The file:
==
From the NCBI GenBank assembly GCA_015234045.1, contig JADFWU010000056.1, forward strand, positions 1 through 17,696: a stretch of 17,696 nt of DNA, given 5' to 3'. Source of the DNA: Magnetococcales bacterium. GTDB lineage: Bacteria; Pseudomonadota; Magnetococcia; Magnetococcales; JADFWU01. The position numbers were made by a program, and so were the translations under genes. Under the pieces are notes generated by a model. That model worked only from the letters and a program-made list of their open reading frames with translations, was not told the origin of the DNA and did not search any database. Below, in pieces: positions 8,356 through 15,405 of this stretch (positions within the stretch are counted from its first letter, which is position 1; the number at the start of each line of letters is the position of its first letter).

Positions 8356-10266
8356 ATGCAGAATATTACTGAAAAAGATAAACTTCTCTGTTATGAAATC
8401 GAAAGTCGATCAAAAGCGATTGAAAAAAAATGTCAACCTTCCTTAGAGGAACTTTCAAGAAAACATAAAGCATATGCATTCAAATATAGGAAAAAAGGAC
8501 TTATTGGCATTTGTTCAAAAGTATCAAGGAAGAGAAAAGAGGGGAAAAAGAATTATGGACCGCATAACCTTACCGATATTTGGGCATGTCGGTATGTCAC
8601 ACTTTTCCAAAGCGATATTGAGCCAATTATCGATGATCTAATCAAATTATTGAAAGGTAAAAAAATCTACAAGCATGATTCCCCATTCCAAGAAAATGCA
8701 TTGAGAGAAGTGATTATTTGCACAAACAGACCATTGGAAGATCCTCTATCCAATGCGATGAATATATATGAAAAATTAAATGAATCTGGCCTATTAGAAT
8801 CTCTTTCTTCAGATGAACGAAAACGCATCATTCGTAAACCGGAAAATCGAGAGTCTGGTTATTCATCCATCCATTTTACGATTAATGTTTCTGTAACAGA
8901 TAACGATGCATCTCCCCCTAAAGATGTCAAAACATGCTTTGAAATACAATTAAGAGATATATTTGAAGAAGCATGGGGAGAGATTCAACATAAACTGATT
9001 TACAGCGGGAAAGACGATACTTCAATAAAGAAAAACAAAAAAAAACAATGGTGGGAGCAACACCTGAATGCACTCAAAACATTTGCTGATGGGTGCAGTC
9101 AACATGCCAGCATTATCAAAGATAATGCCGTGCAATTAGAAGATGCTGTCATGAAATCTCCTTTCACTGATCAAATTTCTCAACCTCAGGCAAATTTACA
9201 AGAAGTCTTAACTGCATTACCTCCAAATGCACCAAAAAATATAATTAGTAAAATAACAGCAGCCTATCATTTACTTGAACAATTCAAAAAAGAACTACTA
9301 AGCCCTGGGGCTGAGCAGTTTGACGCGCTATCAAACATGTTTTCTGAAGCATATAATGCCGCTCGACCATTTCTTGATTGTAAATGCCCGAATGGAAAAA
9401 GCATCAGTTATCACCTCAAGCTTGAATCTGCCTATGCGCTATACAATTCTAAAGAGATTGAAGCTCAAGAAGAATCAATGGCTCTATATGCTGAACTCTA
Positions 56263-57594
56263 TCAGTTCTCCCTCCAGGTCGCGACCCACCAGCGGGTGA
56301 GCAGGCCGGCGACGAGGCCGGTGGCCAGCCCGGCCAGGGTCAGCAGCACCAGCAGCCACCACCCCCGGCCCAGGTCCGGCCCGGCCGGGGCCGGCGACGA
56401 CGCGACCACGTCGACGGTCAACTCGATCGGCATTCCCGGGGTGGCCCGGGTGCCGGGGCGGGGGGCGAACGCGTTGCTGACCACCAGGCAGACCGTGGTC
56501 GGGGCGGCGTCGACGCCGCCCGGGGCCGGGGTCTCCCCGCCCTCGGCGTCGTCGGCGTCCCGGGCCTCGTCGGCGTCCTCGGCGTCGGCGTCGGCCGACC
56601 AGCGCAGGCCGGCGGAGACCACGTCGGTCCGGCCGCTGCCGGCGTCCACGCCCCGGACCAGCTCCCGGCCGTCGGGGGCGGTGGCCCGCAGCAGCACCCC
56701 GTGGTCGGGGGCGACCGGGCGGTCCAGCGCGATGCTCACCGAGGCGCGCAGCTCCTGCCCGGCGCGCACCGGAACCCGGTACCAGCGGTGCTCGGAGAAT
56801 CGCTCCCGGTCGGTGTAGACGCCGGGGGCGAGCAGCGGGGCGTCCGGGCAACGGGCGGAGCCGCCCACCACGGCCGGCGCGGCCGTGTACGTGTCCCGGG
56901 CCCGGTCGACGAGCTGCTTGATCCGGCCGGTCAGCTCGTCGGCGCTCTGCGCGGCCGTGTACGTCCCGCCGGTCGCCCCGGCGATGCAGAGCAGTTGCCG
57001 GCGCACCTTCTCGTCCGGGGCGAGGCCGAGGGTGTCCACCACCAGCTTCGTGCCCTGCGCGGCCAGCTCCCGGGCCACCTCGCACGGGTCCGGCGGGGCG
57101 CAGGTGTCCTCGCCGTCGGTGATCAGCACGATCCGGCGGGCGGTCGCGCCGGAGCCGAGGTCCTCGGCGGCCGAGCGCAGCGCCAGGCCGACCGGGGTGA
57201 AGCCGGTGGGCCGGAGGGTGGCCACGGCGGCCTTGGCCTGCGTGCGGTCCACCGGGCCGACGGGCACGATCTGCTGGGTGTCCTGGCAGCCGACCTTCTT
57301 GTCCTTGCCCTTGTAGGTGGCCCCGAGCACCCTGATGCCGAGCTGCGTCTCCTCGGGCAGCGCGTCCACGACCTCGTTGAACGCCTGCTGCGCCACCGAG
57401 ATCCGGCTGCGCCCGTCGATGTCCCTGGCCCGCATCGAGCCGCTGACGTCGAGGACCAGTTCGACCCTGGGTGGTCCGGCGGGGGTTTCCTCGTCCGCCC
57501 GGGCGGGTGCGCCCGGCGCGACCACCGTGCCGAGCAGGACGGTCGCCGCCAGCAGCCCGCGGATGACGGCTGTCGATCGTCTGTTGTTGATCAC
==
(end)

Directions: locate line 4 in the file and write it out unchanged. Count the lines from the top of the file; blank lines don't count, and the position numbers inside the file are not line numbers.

8401 GAAAGTCGATCAAAAGCGATTGAAAAAAAATGTCAACCTTCCTTAGAGGAACTTTCAAGAAAACATAAAGCATATGCATTCAAATATAGGAAAAAAGGAC